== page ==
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Craniopharyngioma: Transtuberculum Approach

April 28, 2016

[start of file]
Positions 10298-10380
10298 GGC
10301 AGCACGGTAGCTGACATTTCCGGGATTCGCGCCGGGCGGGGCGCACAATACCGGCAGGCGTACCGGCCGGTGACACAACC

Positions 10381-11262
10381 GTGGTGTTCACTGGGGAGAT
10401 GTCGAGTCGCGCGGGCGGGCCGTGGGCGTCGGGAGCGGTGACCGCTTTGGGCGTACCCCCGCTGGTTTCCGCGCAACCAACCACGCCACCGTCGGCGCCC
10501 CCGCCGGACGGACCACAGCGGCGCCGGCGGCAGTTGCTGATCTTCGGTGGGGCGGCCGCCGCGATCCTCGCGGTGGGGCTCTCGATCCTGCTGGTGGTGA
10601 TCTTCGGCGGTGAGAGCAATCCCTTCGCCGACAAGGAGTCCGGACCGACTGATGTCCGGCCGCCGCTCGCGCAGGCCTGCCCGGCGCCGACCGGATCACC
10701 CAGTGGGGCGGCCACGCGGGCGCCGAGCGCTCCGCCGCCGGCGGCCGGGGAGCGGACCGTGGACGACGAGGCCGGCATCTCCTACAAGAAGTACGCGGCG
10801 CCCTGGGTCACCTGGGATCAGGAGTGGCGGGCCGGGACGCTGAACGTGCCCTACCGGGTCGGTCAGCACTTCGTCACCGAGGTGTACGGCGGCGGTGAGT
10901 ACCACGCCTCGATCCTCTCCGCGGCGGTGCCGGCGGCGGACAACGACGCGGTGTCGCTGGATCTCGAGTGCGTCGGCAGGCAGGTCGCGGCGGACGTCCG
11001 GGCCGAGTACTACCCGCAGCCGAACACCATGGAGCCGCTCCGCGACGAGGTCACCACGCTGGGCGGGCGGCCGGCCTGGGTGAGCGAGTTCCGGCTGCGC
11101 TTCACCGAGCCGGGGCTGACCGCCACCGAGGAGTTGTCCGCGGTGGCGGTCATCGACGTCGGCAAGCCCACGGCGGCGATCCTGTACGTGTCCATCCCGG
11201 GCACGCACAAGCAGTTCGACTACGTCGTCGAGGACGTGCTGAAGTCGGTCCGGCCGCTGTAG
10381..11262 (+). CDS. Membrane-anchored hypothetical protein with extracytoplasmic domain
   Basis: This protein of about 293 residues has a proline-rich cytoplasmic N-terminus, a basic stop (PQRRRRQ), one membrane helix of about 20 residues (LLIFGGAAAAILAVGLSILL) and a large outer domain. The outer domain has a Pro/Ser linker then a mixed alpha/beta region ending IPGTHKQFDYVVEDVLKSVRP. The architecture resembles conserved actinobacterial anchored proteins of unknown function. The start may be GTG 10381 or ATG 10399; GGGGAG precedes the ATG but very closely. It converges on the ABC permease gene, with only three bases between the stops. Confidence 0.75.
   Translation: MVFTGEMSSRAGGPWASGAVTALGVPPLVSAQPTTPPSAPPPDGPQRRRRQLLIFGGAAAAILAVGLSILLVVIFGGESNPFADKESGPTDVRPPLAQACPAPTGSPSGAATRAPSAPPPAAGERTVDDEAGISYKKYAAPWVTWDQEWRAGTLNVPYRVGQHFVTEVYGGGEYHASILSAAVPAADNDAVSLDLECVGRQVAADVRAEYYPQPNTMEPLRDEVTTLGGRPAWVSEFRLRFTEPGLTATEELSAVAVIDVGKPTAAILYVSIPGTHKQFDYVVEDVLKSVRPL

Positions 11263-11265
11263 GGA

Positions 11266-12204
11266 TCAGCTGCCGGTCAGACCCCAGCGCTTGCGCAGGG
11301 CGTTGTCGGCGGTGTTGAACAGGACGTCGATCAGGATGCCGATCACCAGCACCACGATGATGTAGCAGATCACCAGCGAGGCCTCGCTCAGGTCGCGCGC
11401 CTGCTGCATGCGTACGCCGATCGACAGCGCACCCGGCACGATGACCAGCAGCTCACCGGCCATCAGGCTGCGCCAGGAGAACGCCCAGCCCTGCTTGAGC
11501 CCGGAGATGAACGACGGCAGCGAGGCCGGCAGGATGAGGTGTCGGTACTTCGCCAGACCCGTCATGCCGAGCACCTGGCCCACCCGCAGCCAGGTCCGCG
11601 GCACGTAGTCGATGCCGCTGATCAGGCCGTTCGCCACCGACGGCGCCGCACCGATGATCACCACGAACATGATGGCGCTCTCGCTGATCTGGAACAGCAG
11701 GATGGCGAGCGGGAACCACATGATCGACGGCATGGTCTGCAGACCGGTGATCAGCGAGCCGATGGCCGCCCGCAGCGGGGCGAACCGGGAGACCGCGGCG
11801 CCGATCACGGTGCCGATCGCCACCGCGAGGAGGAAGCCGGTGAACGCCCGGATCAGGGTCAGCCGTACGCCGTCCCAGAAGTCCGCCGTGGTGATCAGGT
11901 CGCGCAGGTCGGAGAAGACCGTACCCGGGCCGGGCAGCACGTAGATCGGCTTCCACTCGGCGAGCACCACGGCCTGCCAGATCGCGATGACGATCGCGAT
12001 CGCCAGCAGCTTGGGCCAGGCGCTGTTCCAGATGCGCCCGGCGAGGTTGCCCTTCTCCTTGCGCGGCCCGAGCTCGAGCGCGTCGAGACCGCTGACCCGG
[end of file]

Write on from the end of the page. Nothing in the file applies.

Let's review another video to discuss technical nuances for resection of a craniopharyngioma via the endoscopic transnasal transtuberculum approach. This is a 62 year old female who presented with visual dysfunction. MRI evaluation revealed a partially cystic mass within the suprasellar area causing optic apparatus compression. You can see the nodule of the mass is very intimately associated with a pituitary stock. This tumor is an excellent candidate for the endoscopic trasnasal approach. You can see the extent of bony opening. Part of the tuberculum has been resected. The inter cavernous sinus has been also exposed. The most posterior part of the basal sphenoid is left behind. Here you can see the intracavernous sinus, Bony opening extends up to the optic foramen. Bipolar forceps are used to coagulate the dura, and assist with hemostasis. Careful dissection is performed. Further bony removal may be necessary just along the tuberculum to completely expose the anterior border of the tumor. After the dural opening, often all the surgeon sees is part of the tumor. However upon tumor debulking, the optic apparatus is readily evident. So, here you can see the arachnoid bands over the tumor. Their incision most likely exposes the optic apparatus and the tumor. Dural opening should be very generous. Only the required amount of bony opening should be achieved so that reconstruction is readily possible at the end of the operation. Aggressive tumor removal can only increase the risk of postoperative CSF leakage without necessarily a significant benefit to the operative trajectories. Here's the chiasm, here's the tumor partially calcified. Very much consistent with a craniopharyngioma. Perforating vessels to the chiasm are protected as much as possible. Frontal lobe. Again, left optic nerve. I like using the angle during curate to mobilize the tumor. Gently also dissect the perforating vessels, creating a corridor to remove this craniopharyngioma, which is primarily retrochiasmatic. First, the capsule of the tumor is opened, and the tumor is debulked using pituitary rongeurs. This is an important step that would assist with gentle mobilization of the tumor capsule during the next phase of the operation. We'll go ahead and now dissect the tumor capsule from the left optic radiations. Can see this piece of the tumor that's been disconnected. Now we have an opening into the third ventricle. Obviously, careful dissection of the chiasm is executed. The hypothalamus is protected. Only the portion of the hypothalamus that is affected by the tumor should be removed. Aggressive pulling on the tumor is avoided unless it's under direct vision, and gentle manipulation is conducted. Here's an opening into the third ventricle. You can see part of the hypothalamus that's not affected by the tumor. Perforating vessels remain intact. Only a small part of the tumor on the right side now requires attention. Here's another nice viewing to the third ventricle. Mass intermedia between the thalami is also apparent. This piece of the tumor appeared more adherent to optic radiations, and therefore further dissection was necessary. You can see the perforating vessels to the hypothalamus. They all appear intact. Here's the dissection of that portion of the tumor on the right side from the area of the optic radiations and hypothalamus. The tumor is removed piecemeal. Here's only a piece of the capsule that is left behind that we're going to also excise as well using sharp dissection techniques. Now that that piece of the capsule is removed, further inspection is conducted to make sure no residual tumors are apparent, angle endoscopes are used. You can see just a small layer of blood, but no obvious tumor is apparent. The pituitary stock had to be sacrificed because of its intimate involvement with the tumor capsule, because a piece of allograft dura is used as an inlay, and the gasket seal technique is utilized to achieve a solid reconstruction of the skull-based defect. Lumber drain is used for about three days after the surgery. The implant is carefully maneuvered so there is no evidence of compression on the optic nerves. The nasal septal flap is also used to cover the area of the craniotomy and skull-based defect. All the edges are well approximated. Surgicel plugs are also used for further reinforcement of our reconstruction. Fibrin glue may also be used for another layer of reconstruction, pieces of gel foam further buttressed our construct. The later stages of our closure are also illustrated. Here's the postoperative MRI, which reveals gross total resection of the tumor without any complicating features. Thank you.

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